Iron Age Reciprocity


  • Carla Antonaccio Duke University



grave goods, Lefkandi, Iron Age, prestige goods, religion, reciprocity


This paper focuses on reciprocity in the context of Bronze Age collapse and early Iron Age ‘reboot’. The highest level of Mycenaean hierarchy collapsed, but neither the entire system, nor the entire ideology, vanished with the palaces: the basileus and a warrior elite survived and moved into places of authority. The circulation of prestige goods through networks of relationships continued, connecting especially the Levant and Cyprus with Crete and Euboia in the early Iron Age. Such objects and the relationships they embody created and maintained control of space and time through long-distance connections with the eastern Mediterranean. Items such as Cypriot bronze stands and other drinking paraphernalia combined the practices of commensality with the ideology of lineage and ancestors previously utilized by the wanax, but now in support of a new order. The concept of ‘house societies’ is introduced to suggest that houses, both the structures and the concept of social grouping, materially manifest claims of duration and power. The monumental burial building of Toumba at Lefkandi may be staking such a claim, with exotic antiques (rather than Mycenaean heirlooms). In the aftermath of disruptions at the close of the Bronze Age, including perhaps those of elite lineages, Lefkandi may be an attempt to found a lineage or a ‘house’, constituted by feasting and gifts, creating a kinship different than one based strictly on birth.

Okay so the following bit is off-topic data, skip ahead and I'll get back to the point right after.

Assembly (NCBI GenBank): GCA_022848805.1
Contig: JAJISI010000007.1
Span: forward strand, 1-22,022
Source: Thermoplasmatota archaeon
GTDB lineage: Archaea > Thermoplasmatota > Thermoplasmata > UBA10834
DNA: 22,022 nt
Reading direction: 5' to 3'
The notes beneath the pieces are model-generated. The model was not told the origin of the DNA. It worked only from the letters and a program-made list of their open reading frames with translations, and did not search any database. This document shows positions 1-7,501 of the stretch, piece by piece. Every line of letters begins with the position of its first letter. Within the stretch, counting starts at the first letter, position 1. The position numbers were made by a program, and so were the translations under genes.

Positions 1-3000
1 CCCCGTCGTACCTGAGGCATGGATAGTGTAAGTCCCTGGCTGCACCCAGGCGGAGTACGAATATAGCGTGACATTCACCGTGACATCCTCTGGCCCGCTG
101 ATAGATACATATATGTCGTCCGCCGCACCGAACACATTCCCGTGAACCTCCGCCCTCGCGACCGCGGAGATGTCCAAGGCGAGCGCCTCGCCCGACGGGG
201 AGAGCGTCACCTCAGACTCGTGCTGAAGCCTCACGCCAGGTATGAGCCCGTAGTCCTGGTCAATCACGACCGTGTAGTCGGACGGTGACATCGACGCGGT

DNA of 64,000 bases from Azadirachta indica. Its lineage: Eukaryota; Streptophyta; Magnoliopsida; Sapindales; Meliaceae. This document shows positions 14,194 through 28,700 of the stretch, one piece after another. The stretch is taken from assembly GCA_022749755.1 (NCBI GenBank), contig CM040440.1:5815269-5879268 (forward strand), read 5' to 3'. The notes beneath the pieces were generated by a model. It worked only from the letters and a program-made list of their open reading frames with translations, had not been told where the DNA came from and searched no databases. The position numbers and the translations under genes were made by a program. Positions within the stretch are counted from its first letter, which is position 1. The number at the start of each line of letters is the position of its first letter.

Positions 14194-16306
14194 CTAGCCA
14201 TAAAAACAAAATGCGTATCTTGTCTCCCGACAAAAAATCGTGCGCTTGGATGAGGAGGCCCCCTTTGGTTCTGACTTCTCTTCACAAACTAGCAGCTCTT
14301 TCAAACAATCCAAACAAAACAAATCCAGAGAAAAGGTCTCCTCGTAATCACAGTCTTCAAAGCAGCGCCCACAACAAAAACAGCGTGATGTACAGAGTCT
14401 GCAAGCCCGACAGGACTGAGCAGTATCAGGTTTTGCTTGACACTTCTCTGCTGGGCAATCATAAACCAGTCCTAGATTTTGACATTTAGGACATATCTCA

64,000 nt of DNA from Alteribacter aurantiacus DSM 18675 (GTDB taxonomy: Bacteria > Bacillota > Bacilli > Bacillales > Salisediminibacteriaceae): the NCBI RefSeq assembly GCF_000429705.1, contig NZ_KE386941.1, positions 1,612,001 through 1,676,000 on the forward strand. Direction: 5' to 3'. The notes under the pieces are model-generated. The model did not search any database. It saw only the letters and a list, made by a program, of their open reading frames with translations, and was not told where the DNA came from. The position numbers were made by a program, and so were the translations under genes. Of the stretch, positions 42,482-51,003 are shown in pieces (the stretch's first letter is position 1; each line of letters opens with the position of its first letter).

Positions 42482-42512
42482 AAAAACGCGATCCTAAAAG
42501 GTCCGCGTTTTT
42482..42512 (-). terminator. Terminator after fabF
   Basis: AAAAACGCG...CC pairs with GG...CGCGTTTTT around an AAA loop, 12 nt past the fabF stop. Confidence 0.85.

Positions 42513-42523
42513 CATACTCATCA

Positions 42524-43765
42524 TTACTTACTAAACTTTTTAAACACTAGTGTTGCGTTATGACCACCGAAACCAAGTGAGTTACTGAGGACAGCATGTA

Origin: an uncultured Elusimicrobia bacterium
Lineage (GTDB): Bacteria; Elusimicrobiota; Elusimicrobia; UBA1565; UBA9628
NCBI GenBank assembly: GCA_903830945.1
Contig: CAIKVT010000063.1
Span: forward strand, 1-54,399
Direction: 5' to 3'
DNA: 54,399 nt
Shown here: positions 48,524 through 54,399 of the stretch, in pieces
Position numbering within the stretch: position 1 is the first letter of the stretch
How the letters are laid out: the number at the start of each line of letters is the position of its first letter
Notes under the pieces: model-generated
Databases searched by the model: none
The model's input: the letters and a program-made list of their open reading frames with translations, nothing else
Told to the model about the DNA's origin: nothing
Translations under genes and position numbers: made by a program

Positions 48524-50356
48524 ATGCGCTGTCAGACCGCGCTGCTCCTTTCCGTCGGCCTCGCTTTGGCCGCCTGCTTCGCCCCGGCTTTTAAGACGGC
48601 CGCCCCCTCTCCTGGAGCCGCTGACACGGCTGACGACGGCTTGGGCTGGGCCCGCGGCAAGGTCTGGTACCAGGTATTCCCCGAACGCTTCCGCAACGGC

Author Biography

Carla Antonaccio, Duke University

Carla Antonaccio, Professor of Classical Studies, Duke University and Co-Director of the American Excavations at Morgantina (Sicily), is interested in the Late Bronze and Iron Age Mediterranean, ceramic studies, and the archaeology of identity.



How to Cite

Antonaccio, C. (2016). Iron Age Reciprocity. Journal of Mediterranean Archaeology, 29(1), 104–111.



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